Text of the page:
Joanne Wynne has worked in the profession since 1997 and joined RSM in 1999. Joanne has facilitated the Chartered Accountants Australia and New Zealand taxation module and has also lectured undergraduate and post graduate taxation units at Curtin University. Joanne provides taxation consulting and compliance services in the following areas income tax; capital gains tax; international tax; fringe benefits tax; goods and services tax; tax consolidation. Significant projects Joanne has worked on include taxation advice concerning the viability of an international corporation establishing a holding company in Singapore for its operating companies situated in Australia, Malaysia, Philippines and Thailand; Taxation advice concerning the capital gains tax implications for partners of a partnership (a mix of companies and individuals) resulting from the disposal of their interests in a business (being a classified newspaper published on a weekly basis) - the business was subsequently sold for approximately $14m; Scrip for scrip advice to a listed public company in relation to the proposed disposal of its IP for in excess of $30m; Tax structuring advice to various listed public companies in relation to investing in exploration projects in Uruguay, Kyrgyzstan and the Ukraine; Provising Australian and international tax advice to an Australian mining company establishing a mine in the Philippines. Professional associations Joanne is a member of includes - Member, Chartered Accountants Australia and New Zealand and Fellow, The Tax Institute.
We had the pleasure of sitting down with Joanne recently to discuss key challenges and opportunities facing the industry today.
You can find the full Q&A below.
Kindly tell us a little bit about yourself (experience, your company, expertise, etc)?
I’ve been in the accounting profession for just over 20 years of which 17 have been with RSM Australia. I’m in the Tax Services division of the Perth office and undertake tax compliance and consulting services for a wide range of clients. My area of specialty is International Tax where I have extensive experience in providing inbound and outbound structuring advice to clients operating in some weird and wonderful locations. As RSM is in 120 countries which includes the top 40 major business centres in the world.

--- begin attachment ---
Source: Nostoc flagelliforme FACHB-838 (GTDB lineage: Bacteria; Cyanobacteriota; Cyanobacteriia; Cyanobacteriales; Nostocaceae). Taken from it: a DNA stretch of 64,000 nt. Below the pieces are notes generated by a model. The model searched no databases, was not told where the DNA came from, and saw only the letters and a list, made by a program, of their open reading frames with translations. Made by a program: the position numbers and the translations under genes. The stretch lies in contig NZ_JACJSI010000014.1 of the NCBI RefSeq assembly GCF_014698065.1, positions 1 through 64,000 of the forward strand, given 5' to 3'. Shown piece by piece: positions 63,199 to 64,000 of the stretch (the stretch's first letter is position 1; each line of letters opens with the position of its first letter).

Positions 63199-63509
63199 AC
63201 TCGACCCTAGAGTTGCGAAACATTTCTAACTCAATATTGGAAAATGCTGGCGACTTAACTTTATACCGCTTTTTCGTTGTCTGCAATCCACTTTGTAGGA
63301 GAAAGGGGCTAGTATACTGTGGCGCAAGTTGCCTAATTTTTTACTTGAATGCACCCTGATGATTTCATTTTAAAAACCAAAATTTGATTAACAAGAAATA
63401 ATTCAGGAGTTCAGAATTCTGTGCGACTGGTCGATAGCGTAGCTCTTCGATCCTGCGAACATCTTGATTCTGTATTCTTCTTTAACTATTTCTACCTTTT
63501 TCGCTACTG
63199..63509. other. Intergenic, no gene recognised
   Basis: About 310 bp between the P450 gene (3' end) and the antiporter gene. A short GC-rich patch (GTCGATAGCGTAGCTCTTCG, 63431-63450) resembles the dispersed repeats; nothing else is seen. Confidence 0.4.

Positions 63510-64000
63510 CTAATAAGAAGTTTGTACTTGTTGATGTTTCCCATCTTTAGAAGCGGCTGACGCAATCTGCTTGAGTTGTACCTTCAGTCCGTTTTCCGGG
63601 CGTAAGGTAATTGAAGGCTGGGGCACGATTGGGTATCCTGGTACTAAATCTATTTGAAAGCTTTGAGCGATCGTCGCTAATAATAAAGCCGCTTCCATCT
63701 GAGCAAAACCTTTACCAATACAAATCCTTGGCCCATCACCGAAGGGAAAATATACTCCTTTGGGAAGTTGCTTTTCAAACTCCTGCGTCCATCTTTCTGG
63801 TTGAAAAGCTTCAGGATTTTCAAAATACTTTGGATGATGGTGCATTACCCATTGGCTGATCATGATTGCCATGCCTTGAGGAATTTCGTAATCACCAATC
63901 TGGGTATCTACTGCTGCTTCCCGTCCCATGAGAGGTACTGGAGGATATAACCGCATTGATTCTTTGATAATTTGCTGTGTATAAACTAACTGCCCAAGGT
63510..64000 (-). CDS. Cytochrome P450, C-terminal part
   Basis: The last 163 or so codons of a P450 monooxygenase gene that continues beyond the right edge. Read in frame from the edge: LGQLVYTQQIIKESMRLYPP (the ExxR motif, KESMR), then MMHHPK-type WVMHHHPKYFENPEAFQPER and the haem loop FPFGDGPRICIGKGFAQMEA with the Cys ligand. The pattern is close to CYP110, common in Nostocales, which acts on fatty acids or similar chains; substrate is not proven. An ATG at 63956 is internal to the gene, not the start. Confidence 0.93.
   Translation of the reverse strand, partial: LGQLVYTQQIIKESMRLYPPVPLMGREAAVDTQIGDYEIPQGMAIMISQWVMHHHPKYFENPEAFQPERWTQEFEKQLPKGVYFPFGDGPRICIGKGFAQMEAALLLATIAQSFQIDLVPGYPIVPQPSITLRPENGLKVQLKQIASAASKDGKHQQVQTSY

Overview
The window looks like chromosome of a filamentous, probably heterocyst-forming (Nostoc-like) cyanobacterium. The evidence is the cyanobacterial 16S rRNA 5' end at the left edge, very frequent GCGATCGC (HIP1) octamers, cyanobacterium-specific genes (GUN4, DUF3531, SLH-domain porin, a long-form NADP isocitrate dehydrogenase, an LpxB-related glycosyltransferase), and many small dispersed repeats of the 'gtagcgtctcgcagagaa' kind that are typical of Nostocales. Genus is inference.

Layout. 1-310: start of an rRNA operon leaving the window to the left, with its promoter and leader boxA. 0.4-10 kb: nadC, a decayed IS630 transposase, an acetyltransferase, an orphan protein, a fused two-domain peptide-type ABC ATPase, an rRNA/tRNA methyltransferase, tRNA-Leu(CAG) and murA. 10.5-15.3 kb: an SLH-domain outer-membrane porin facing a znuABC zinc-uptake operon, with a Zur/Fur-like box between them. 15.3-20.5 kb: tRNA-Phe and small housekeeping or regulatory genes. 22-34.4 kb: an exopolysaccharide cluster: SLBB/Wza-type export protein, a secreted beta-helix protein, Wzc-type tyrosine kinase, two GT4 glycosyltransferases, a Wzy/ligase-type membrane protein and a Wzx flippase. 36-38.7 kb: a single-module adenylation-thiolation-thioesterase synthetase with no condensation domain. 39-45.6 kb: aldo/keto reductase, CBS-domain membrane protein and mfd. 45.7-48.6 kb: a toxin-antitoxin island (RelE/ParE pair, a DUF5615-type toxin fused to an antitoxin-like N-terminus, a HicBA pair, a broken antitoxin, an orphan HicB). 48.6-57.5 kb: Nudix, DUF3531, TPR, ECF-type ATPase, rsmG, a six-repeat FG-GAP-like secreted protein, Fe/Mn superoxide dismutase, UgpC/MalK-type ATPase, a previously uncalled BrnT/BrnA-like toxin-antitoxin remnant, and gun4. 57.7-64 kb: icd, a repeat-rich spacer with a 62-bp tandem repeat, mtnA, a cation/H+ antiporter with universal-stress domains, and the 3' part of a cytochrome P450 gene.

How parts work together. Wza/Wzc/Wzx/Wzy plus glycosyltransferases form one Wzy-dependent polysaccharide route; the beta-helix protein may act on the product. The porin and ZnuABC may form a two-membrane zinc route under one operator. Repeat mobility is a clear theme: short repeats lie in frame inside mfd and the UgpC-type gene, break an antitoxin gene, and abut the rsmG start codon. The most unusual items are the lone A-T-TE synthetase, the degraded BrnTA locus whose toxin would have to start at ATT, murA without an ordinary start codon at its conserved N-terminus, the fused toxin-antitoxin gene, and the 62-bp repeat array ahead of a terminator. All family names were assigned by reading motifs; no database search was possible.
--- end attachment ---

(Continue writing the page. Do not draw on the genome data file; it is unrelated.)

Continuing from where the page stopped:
What are some of the challenges facing foreign investors when it comes to investments in real property?
I think both foreign and local property investors have similar challenges when investing in property. Finding a good property manager and tenant is critical to the success of your investment. Foreign investors have the added difficulties that being overseas brings such as time zone differences and possibly language barriers. Added to this is the changing tax landscape with both Federal and State Governments targeting foreign ownership in real property by either removing concessions ie. 50% CGT discount or imposing additional taxes/levies. I also believe obtaining finance would be a challenge with financiers both locally and overseas being more risk adverse.
What are the common mistakes accounting and legal practitioners usually make when they work in this area?
A common mistake I see is not getting the ownership structure right in the first place. I have seen many examples where investors have been so eager to acquire their property that they haven’t obtained the right structuring advice. If they have acquired their property through a corporate structure they haven’t considered issues such as debt/equity levels and the impact of the thin capitalisation provisions or they haven’t thought about the eventual divestment and distribution of profits.
Recently I advised on a share sale agreement where the underlying assets of the company were taxable Australian property. My advice was sought towards the end of the transaction and once I advised that CGT withholding would apply, there was a mad rush to apply for a withholding variation. This experience just reinforces the need to consult with advisors at all stages so there aren’t nasty surprises along the way.
What are some of the big trends and developments you see ahead for the area?
Depending upon who you speak to, the Perth property market has hit rock bottom while others believe there is still a way to go. I have noticed in the past twelve to eighteen months an increase in foreign investor activity in commercial property within the Perth CBD with Foreign investors capitalising on the economic down turn in Western Australia. Foreign investment is a big part of the Australian economy, the value of Foreign Investment Review Board approvals in commercial real estate in the 2015-16 year was $49.7 billion up from $36.2 billion in the previous year and expected to continue to increase even with the changes in tax laws we have seen in recent years.
Your topics focuses on ‘Foreign Investors: New Laws, Fresh Strategies’, why is it important for practitioners to attend your session?
Over the past 5 years there has been considerable change in taxes applicable to foreign investors. My session will provide a concise summary of the changes and give attendees clear direction in advising overseas investors.
What do you see as some of the key takeaways and benefits for practitioners from attending your session?
The key takeaway from my session will be that there are various issues which need to be considered and careful planning needs to be undertaken to ensure you have covered all bases for your client.
You can hear more from Joanne at the Inaugural Property Tax Conference seminar, being held on Tuesday 06 March at the Parmelia Hilton Perth, Perth.